The book that has had the most profound impact on my life is a relatively obscure work about Scottish church history, The Annals of the Disruption by Thomas Brown, first published in 1884.
I was given this book by my grandfather when I was a student at Edinburgh University studying history. Little did he know that it was to end up in my being called into the Free Church ministry, or, staunch Plymouth Brethren as he was, he may have had second thoughts about giving it to me. How could a book written about an ecclesiastical event 150 years ago have an impact on someone who was struggling to come to terms with modern history and politics?
The Annals of the Disruption is a book that demonstrates how great God is and what he can do through his people. It is a book which inspires vision and leads us to cry to the Lord to do the same things again. It is the story of how teachers, missionaries and ministers gave up their guaranteed income and houses in order to obey their Lord; how congregations gave up their buildings and their long-standing attachments to the national church in order to follow Christ; how the Lord blessed them and brought blessing to different parts of the world through their sacrifice. The Disruption of the Church of Scotland was the greatest event of nineteenth-century Scottish history, yet our secular historians have largely ignored it or attempted to regard it primarily as a sociological political movement. The Annals of the Disruption clearly demonstrates that God’s Spirit was at work and sets out the results of that work. What lessons did it teach me?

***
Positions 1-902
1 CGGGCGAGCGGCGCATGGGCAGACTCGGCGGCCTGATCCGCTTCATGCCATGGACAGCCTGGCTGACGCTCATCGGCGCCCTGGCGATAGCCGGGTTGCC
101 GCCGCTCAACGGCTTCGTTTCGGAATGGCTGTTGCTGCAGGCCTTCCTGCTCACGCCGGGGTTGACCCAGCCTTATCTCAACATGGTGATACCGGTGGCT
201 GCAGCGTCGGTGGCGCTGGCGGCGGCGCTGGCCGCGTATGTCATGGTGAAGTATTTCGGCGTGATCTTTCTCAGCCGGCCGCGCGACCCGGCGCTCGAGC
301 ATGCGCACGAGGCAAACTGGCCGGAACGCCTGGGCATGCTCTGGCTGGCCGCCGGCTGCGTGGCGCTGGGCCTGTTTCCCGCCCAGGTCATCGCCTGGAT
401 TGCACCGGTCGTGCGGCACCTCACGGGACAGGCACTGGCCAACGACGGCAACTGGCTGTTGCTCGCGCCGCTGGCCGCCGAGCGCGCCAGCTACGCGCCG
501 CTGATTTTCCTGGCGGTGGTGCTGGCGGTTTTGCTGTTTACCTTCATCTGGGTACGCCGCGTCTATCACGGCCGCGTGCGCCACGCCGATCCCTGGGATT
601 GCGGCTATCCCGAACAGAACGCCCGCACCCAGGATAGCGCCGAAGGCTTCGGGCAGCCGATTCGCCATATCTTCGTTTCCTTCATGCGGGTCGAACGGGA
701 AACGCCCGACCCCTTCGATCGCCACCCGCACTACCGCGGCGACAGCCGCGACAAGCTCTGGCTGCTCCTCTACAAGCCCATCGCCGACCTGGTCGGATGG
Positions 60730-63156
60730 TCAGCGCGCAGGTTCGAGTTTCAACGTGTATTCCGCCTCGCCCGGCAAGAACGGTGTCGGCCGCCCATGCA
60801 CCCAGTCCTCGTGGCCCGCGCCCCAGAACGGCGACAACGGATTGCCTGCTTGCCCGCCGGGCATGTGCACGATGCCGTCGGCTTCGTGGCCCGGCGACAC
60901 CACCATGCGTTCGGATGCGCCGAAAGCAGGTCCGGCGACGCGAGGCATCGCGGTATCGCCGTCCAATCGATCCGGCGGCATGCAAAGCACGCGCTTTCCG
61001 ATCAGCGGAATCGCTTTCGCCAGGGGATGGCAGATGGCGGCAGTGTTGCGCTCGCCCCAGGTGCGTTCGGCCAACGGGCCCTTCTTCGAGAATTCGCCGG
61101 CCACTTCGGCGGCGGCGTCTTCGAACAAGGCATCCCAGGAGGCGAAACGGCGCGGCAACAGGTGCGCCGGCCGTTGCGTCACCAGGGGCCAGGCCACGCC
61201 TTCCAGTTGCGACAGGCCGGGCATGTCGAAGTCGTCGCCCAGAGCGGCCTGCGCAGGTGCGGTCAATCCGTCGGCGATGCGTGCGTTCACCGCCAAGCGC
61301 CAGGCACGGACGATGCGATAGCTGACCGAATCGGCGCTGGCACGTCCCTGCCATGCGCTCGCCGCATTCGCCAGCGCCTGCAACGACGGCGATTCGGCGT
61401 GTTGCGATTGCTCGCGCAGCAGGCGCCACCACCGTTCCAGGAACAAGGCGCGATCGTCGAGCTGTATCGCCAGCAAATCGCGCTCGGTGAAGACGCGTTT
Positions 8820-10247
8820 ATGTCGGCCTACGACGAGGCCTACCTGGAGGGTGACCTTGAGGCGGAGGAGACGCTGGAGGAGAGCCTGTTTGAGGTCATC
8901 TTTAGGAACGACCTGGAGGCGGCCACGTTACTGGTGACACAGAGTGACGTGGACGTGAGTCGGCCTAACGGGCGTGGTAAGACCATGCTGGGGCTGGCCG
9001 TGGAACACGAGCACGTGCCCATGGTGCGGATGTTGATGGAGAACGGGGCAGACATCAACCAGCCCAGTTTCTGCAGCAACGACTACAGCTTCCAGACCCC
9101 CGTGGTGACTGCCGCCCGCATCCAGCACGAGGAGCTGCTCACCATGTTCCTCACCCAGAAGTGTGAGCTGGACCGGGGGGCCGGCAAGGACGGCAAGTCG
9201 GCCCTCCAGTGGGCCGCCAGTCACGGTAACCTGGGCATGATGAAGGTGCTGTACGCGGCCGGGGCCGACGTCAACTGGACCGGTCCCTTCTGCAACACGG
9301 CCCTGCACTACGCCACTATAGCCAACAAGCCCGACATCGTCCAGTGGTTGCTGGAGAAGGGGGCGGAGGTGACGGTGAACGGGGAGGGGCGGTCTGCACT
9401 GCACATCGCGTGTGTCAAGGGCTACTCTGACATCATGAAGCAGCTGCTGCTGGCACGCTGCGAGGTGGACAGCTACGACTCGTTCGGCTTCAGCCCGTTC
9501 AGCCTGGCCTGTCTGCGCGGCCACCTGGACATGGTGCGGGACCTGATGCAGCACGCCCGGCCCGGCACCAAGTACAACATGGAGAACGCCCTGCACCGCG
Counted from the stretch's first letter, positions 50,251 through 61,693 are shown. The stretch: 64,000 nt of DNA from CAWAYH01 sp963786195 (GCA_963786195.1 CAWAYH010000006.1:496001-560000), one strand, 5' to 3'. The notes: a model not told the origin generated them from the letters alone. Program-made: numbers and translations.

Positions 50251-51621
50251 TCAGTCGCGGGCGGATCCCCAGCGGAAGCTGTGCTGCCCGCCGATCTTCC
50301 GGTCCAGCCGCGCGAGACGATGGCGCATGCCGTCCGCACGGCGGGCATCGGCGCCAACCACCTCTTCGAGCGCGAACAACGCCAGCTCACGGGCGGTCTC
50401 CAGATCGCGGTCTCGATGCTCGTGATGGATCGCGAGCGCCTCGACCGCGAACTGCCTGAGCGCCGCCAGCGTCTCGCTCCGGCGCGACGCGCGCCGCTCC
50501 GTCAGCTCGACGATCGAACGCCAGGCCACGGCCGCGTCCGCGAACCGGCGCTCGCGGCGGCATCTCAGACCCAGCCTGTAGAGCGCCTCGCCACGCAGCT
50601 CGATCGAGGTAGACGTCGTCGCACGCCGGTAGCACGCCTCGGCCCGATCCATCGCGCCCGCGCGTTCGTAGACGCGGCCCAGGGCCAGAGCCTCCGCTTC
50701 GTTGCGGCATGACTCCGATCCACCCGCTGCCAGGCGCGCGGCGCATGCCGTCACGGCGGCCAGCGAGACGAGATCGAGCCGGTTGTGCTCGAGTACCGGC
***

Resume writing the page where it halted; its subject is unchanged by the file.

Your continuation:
Firstly, that when God is at work in a community there will be a real hunger and thirst after his Word. Who can read of the enormous open-air meetings in the Highlands without being moved?
Secondly, it taught me that the Christian gospel has a profound impact on the social and political well being of a nation. It was great to discover that when people follow the teaching of the Bible their nation is blessed. An example recorded in the annals concerns what has come to be known as the great potato famine. In 1849 over one million Irish people were starved when the nation’s potato crop failed – at the same time hundreds of thousands of people were in the same predicament in the West Highlands of Scotland. The Free Church appealed to the Government for help but at the same time bought grain from Russia and so averted a tragedy similar to that in Ireland. This practical support was given at a time when schools, colleges, churches and manses were being built and provisions were being made for ministers’ salaries. A church which is biblical will preach the gospel, help the poor and be involved in education.
Finally, I learnt that it was possible to belong to a denomination which was not theologically mixed. That lesson led me into the present-day Free Church which, although it has many faults, still retains the teaching and the principles of its forebears. As a minister of that church in a congregation which knew the blessing of God at the time of the Disruption (St Peters in Dundee – the church of Robert Murray M’Cheyne), I am thankful for the heritage of the past recorded in The Annals of the Disruption. It gives me hope for the present and the future. Even if you have no connection with the Free Church, or no particular interest in history, hunt this book out. I am sure you will find that your soul is blessed and your vision restored!